To the Editor:
Re: Update 7.17.2003; Burying the dead on the mount of Blessing:
Benyamim Tsedaka of the A. B. Institute of Samaritan Studies says, " The name of Ebal is translated mistakenly as 'mourning' because of the confused pronunciation of Alef instead of Ayin in the mouth of the Israelite Samaritans but it is very appropriate since the curses were say on this mount. Still the Israelite Samaritans following in most number of cases to bury their dead in the slopes of Mount Gerizim as a kind of after life blessing. They did so on the northern slopes of the mountain and since 1964 contemporary to their new living on the Mountain, they have started to bury their dead on the Southern slopes of the Mountain with respected distance from their holy sites on the peak of the mountain.
The other place - the cemetery of Kiryat Shaul in the vicinity of Tel-Aviv, to the north, was a result of the political separation between the two parts of the community in two different states: Israel and the kingdom of Jordan between the years 1948-1967. During that period when the Israelite Samaritans have been allowed to pass the border between Israel and Jordan only the seven days of Passover, they had no other choice but to ask the Government of Israel to give them special piece of land to have their own cemetery. After long discussion and political pressure the second President of Israel Yitzhaq Ben Zvi[1877-1963], the patron of the Israelite Samaritans, they won that peace of land to be their cemetery and buried there eight Samaritans. Only one of them, Yefet b. Abraham Tsedaka[1894-1982], the head of the Israelite Samaritans in Israel was buried after 1967 following his special request to be buried near his beloved wife, Miriam. After 1964 and specially after 1967 hundreds of Israelite Samaritans were buried in the new cemetery south of Kiryat Luza neighborhood. It is obvious that the Israelite Samaritans still following the message of the Book of Asatir and prefer to be buried in the slopes of the Mountain of Blessing".
Joseph Patrich, "Church, State and the Transformation of Palestine - the Byzantine Period (324 - 640 CE)", in Thomas E. Levy (ed) Archaeology of Society in the Holy Land, Leicester University Press, London 1995.
Excavated sites number about seven. Others are known from the literary sources). Samaritan synagogues are aligned with their facade or their rear wall toward Mount Gerizim. The recently excavated fourth-fifth century synagogues of el-Khirbe and Khirbet Samra, show a unique plan, never encountered before. They are rectangular halls, entered through a single door and roofed by a vault. The longitudinal walls are therefore ca. twice as thick as the short ones. Stone benches are built along the walls. It appears that the Samaritan synagogues underwent later a development similar to the Jewish synagogues in terms of the final prevalence of the Christian basilical type, and the introduction of an apse for the placement of the Ark. The sixth century synagogue of Beth Shean is basilical in plan, with two colonnades and an apse which is facing away from Mount Gerizim. The plan of the Zur Nathan (and Ramat Aviv?) synagogues was similar, except that a small apse in the rear wall faced eastward - towards Mount Gerizim. http://coursesa.matrix.msu.edu/~fisher/hst372/readings/patrich.html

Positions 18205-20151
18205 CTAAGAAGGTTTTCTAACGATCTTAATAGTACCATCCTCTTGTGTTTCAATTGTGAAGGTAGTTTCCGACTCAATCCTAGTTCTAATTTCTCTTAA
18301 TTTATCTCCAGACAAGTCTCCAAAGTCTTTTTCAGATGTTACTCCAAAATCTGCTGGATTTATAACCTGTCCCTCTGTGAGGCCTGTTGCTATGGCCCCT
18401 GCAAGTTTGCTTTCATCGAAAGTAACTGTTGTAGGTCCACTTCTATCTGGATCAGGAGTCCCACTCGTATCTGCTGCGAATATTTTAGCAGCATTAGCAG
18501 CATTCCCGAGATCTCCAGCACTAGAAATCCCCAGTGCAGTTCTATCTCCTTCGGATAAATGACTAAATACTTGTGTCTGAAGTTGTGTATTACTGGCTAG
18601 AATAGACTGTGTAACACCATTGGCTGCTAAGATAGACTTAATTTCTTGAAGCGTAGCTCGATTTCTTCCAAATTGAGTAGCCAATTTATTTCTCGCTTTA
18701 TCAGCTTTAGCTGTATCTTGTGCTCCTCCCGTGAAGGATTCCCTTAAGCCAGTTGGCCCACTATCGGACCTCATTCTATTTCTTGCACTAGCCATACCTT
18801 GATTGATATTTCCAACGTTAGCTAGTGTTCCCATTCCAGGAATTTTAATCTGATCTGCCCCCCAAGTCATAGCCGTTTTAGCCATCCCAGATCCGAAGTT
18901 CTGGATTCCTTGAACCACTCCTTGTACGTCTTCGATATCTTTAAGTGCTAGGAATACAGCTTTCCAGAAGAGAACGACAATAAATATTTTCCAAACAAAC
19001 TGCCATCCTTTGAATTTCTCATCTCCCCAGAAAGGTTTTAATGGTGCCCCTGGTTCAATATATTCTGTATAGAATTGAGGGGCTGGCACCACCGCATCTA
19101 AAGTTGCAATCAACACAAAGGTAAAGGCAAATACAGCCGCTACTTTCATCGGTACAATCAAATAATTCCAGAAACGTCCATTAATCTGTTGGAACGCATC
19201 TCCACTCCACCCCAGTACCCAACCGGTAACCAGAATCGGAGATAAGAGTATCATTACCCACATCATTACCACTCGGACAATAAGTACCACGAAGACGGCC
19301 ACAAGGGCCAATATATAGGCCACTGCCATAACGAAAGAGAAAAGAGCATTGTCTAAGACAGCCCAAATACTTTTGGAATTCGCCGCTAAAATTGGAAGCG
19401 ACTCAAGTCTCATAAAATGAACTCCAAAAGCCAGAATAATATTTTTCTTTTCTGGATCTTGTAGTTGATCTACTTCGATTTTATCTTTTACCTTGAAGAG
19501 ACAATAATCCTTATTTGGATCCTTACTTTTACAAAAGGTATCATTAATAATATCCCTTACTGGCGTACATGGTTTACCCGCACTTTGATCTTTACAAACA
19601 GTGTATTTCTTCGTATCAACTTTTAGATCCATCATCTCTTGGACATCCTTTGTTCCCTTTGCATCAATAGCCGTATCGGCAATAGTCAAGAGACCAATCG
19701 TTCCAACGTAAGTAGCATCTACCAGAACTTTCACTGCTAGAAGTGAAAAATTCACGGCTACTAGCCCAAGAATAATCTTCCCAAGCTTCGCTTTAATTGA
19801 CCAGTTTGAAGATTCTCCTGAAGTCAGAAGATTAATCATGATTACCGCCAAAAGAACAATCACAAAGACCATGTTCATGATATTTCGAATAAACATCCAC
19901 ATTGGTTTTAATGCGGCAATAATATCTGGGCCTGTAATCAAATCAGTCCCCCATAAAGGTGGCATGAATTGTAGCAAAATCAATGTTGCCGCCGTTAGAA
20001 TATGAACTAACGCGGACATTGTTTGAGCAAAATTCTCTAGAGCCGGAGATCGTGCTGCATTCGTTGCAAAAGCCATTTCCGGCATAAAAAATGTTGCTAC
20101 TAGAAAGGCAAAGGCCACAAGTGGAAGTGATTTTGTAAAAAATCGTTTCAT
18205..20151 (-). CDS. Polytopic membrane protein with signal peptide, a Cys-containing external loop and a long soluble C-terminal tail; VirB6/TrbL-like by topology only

The Holy Bible; containing the Old and New Testaments, according to the Authorized Version; with introductory and concluding remarks to each book of the Old and New Testaments; and the References and marginal readings of the Polyglott Bible, with numerous additions,
Robinson, Pratt & Co., 63 Wall Street, New York, 1844, page 18b
The Samaritans were. properly. the inhabitants of Samaria. This city was built by Omri, King of Israel, about 925 B.C. (1 Kings xvi, 23, 24);thought it is probable that the district might be called by that name before. (1 Kings xiii, 32) In the reign of Hoshea (B.C. 725,) it was reduced to a heap of ruins. Esar-haddon repeopled it with idolatrous Cuthites from Media or Persia; but these were driven out by Alexander the Great, and a colony of Macedonians planted in their stead: so that, though situated but a small distance from Jerusalem. it was always. more or less, the seat of idolatry. When the Jews were in prosperity, the Samaritans claimed relation to them, calling themselves Hebrews, and said they were descended from the tribe of Joseph; but when they were in trouble they disowned them, and called themselves Phoenicians: at all times, however, they preferred their own temple at Mount Gerizim to the temple of Jerusalem, and the Jews would have no dealings with the Samaritans. (John iv. 9, 20). There are still some remains of this people in the East, particularly at Shechem; and they have a copy of the Books of Moses in the Samaritan character, which they pretend to be the original Hebrew, and many learned men admit the claim; but there are various verbal differences between them, of which the most material are in the Chronology, which agrees much nearer to the Septuagint than to the Hebrew.
Jewish exegesis and theological controversy : studies in
scriptures in the shadow of internal and external controversies / by Isaac
Kalimi -- Assen, The Netherlands : Van Gorcum, 2002. ISBN 9023237137 (hd.bd.)